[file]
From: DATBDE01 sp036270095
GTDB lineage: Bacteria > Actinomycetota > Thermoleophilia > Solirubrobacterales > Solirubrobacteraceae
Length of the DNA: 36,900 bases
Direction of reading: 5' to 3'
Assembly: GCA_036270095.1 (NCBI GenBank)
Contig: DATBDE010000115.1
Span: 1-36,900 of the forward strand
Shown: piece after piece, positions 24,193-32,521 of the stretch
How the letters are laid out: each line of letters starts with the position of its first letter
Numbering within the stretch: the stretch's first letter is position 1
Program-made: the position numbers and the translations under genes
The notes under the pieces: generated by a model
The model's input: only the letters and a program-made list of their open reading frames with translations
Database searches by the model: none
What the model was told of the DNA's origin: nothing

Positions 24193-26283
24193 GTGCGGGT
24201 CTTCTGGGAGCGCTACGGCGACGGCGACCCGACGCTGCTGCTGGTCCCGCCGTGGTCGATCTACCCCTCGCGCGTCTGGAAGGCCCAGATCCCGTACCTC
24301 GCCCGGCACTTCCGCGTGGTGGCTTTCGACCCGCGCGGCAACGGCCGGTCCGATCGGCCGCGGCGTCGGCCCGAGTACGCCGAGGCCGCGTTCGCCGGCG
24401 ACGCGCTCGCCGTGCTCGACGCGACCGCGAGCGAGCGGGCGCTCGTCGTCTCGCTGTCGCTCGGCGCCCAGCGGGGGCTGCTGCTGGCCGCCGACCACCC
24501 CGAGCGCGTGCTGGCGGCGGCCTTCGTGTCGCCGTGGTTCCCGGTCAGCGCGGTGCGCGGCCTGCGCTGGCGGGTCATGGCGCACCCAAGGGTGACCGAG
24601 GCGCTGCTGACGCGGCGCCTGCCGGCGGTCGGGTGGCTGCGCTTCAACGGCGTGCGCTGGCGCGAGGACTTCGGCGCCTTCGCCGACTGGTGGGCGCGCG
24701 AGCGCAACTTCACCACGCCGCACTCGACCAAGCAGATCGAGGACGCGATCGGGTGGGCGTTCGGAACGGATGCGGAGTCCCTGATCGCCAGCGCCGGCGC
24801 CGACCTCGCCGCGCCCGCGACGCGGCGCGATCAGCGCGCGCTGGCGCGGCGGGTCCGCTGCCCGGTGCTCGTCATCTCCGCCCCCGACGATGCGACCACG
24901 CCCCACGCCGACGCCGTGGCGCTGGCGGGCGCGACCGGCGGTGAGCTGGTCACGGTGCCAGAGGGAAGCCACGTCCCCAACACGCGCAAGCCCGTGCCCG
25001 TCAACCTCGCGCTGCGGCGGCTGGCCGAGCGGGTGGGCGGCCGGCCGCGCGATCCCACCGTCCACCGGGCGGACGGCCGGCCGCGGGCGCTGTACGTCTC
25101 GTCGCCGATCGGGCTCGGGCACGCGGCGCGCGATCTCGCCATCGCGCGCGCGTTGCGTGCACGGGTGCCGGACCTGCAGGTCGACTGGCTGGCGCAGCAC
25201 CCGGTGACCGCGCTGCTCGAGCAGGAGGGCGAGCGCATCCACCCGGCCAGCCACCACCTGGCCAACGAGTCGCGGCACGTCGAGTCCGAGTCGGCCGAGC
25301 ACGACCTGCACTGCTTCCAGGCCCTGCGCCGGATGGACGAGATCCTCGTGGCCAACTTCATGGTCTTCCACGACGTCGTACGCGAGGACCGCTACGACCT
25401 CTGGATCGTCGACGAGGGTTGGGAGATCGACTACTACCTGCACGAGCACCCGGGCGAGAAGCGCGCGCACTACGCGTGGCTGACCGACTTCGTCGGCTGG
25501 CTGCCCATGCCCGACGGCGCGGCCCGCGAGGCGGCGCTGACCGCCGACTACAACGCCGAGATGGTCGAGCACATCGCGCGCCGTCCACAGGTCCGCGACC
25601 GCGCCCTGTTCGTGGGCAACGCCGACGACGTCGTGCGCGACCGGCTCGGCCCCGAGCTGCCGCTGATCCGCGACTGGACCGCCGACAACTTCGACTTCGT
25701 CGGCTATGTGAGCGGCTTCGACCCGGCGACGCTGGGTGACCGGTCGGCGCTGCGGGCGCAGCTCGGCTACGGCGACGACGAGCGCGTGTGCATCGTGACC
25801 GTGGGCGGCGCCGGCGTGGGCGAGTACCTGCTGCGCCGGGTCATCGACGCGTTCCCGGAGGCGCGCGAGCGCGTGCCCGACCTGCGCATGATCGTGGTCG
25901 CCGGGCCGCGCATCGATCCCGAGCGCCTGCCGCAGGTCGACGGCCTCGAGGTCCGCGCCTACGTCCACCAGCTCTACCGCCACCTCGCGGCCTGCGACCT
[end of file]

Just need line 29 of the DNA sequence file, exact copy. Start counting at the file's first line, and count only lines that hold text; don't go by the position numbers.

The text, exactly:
25301 ACGACCTGCACTGCTTCCAGGCCCTGCGCCGGATGGACGAGATCCTCGTGGCCAACTTCATGGTCTTCCACGACGTCGTACGCGAGGACCGCTACGACCT